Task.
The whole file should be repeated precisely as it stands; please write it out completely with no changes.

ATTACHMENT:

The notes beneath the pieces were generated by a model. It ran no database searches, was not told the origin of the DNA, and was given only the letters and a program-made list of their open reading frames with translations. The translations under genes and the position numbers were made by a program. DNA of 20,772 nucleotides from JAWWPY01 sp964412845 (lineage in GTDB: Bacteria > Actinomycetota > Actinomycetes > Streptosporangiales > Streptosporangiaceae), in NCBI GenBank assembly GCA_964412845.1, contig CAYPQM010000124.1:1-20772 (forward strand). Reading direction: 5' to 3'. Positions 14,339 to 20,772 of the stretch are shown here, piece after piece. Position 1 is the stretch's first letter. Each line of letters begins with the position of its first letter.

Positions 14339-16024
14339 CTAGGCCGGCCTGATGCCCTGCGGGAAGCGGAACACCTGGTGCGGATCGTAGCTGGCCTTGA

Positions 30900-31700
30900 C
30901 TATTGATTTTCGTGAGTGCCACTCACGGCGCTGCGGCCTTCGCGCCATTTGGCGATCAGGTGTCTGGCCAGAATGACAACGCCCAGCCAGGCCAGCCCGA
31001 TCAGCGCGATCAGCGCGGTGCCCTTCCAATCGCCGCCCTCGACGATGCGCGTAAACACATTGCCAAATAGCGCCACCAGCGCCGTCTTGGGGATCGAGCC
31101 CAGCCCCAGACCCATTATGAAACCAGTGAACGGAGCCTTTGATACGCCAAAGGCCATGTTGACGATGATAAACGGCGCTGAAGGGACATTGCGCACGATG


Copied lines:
The notes beneath the pieces were generated by a model. It ran no database searches, was not told the origin of the DNA, and was given only the letters and a program-made list of their open reading frames with translations. The translations under genes and the position numbers were made by a program. DNA of 20,772 nucleotides from JAWWPY01 sp964412845 (lineage in GTDB: Bacteria > Actinomycetota > Actinomycetes > Streptosporangiales > Streptosporangiaceae), in NCBI GenBank assembly GCA_964412845.1, contig CAYPQM010000124.1:1-20772 (forward strand). Reading direction: 5' to 3'. Positions 14,339 to 20,772 of the stretch are shown here, piece after piece. Position 1 is the stretch's first letter. Each line of letters begins with the position of its first letter.

Positions 14339-16024
14339 CTAGGCCGGCCTGATGCCCTGCGGGAAGCGGAACACCTGGTGCGGATCGTAGCTGGCCTTGA

Positions 30900-31700
30900 C
30901 TATTGATTTTCGTGAGTGCCACTCACGGCGCTGCGGCCTTCGCGCCATTTGGCGATCAGGTGTCTGGCCAGAATGACAACGCCCAGCCAGGCCAGCCCGA
31001 TCAGCGCGATCAGCGCGGTGCCCTTCCAATCGCCGCCCTCGACGATGCGCGTAAACACATTGCCAAATAGCGCCACCAGCGCCGTCTTGGGGATCGAGCC
31101 CAGCCCCAGACCCATTATGAAACCAGTGAACGGAGCCTTTGATACGCCAAAGGCCATGTTGACGATGATAAACGGCGCTGAAGGGACATTGCGCACGATG